“Peter! Petro!” and “Yes it can be done!” Dozens of Colombians greeted their president Gustavo Petro in downtown Queens, New York on Sunday night. The president spoke of the migrants’ hard work, the nostalgia they feel for their country and promised not to let them down.
“The simple reality of violence, mobs everywhere, destruction of existence everywhere, was creating a diaspora that was visiting the entire planet, filling strange places with Colombian men and women,” Petro said from a podium on the steps of a municipal building in Queens. .
Girls and men and women in flowery costumes, some with Colombian flags, waited several hours for Petrona to arrive, listening to their country’s artists sing cumbia and bulerengue. Colombian sweets, ponchos and handicrafts were sold on the street.
Petro, which is based in New York On the occasion of the United Nations General Assembly, introduced the crowd to Leonor Zalabata, the first indigenous woman to represent Colombia at the UN. He also introduced Luis Gilberto Murillo, Colombia’s ambassador to the United States, and who is black.
“How would they name a black man, they said back in Bogotá? How do you name an indigenous woman? They said there in Bogota. Well, here we named them, here is the representation of the Colombian people,” Petro said. “They’ll be ready from day one.”
Petro was It was opened on 7 August As the first leftist president in the history of the Andean country. He proposes to unite the countries of the region through common issues: he invited Central America, South America and the Caribbean countries affected by drug trafficking to evaluate the anti-drug policy, which, according to him, has failed in Colombia.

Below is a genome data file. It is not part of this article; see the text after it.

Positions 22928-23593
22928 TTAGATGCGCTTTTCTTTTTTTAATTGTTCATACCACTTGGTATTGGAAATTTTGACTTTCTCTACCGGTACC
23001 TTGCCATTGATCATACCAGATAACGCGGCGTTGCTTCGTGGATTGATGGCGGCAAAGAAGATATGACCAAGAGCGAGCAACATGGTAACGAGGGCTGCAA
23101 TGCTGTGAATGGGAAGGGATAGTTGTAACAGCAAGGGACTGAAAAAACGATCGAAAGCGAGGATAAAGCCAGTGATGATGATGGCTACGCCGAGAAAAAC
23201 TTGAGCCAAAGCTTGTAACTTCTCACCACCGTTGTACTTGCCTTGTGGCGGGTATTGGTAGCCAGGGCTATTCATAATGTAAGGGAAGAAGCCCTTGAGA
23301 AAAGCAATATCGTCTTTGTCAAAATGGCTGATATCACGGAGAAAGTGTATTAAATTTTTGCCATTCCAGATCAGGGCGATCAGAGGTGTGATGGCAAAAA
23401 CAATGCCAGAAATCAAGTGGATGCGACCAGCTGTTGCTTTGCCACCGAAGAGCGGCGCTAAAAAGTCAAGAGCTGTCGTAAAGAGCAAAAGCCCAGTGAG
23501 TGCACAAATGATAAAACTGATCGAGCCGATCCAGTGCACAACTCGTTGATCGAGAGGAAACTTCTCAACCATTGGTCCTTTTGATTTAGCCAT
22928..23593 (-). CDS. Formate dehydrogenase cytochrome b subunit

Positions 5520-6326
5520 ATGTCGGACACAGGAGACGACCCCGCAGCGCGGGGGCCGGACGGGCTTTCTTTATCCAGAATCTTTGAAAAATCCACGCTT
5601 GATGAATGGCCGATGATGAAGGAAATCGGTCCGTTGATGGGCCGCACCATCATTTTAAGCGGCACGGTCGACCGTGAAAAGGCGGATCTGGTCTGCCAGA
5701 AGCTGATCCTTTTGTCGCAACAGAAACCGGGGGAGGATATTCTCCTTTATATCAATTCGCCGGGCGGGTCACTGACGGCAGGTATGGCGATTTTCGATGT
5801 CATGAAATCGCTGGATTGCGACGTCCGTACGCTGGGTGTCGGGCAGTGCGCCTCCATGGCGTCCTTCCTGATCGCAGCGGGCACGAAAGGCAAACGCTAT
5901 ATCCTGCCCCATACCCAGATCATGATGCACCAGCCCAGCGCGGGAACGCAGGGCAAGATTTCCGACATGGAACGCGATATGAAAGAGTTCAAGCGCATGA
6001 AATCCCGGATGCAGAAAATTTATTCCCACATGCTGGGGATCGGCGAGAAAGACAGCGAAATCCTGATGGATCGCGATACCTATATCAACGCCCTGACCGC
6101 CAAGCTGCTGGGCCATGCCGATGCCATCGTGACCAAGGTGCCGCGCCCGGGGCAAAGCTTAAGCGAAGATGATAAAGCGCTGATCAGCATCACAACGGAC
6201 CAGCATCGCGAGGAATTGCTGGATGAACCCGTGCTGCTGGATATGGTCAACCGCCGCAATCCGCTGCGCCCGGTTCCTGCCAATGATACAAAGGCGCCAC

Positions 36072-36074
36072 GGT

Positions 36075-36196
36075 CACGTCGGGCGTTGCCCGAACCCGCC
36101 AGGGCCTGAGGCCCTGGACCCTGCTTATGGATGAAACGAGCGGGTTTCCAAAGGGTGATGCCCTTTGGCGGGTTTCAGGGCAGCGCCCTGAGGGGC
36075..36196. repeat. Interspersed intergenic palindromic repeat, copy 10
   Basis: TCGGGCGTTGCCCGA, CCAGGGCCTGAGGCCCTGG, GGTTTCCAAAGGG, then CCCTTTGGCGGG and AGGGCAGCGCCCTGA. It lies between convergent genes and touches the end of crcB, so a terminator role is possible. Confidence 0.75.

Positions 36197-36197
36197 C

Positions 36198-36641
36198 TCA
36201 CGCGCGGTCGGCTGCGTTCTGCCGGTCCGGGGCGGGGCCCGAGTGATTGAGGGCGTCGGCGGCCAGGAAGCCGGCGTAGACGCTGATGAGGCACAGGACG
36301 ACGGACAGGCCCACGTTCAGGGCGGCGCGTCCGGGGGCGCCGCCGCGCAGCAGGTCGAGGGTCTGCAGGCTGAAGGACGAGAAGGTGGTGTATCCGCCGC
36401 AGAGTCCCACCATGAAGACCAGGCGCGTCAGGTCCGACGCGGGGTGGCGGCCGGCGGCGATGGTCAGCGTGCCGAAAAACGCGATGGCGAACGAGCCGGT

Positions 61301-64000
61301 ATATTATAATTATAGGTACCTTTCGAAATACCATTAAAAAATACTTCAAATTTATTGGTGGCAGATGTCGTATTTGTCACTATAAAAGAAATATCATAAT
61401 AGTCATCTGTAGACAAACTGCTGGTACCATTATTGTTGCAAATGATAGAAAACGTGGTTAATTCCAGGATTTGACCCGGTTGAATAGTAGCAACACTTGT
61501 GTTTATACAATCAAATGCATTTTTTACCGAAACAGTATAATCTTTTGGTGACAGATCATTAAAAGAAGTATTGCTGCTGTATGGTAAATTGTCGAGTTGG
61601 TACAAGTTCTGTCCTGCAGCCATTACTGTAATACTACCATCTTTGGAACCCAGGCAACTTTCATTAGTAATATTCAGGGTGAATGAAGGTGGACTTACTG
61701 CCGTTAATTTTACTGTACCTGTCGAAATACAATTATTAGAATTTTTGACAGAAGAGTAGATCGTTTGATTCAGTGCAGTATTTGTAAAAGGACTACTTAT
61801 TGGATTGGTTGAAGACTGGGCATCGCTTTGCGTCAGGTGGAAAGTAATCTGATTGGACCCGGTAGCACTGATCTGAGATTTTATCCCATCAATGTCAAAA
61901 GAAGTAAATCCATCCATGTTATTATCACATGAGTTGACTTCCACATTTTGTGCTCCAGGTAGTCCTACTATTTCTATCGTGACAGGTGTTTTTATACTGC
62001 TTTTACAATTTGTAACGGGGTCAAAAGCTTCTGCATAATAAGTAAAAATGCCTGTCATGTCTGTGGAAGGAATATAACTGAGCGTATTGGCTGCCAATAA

In his first month in office, he has prioritized Restore diplomatic relations With the government of Nicolás Maduro, which was toppled by his predecessor three years ago. His government has also said it is trying to mediate for Nicaragua to release opposition prisoners, but has been unsuccessful.
Before speaking to the Colombian community in Queens, he met with United Nations Secretary-General Antonio Guterres.
Harold Parra, 51, traveled from New Jersey to see Petro. “We are making a piece of history with this president who is a worthy son of the people,” said an immigrant dedicated to maintaining the building. “His humanitarianism, his humility, his fight for those most in need… Finally a new beginning.”
While waiting for the president, the crowd sang the Colombian national anthem and chants were also heard against former Colombian president Alvaro Uribe, who represented the right.
Dancers with big skirts and flowers in their hair danced to traditional rhythms like Bambuko. Some young entrepreneurs talked about their business. Petro was surrounded by various ministers and Queens Borough President Donovan Richards.
The president said that consulates and embassies in the United States should not be filled with people connected to power, but should be filled with servants of the people and be “bridges of unity.” The crowd gave him a standing ovation.
He added that he wants a less fearful migrant community, knowing he has the Colombian government to help him.
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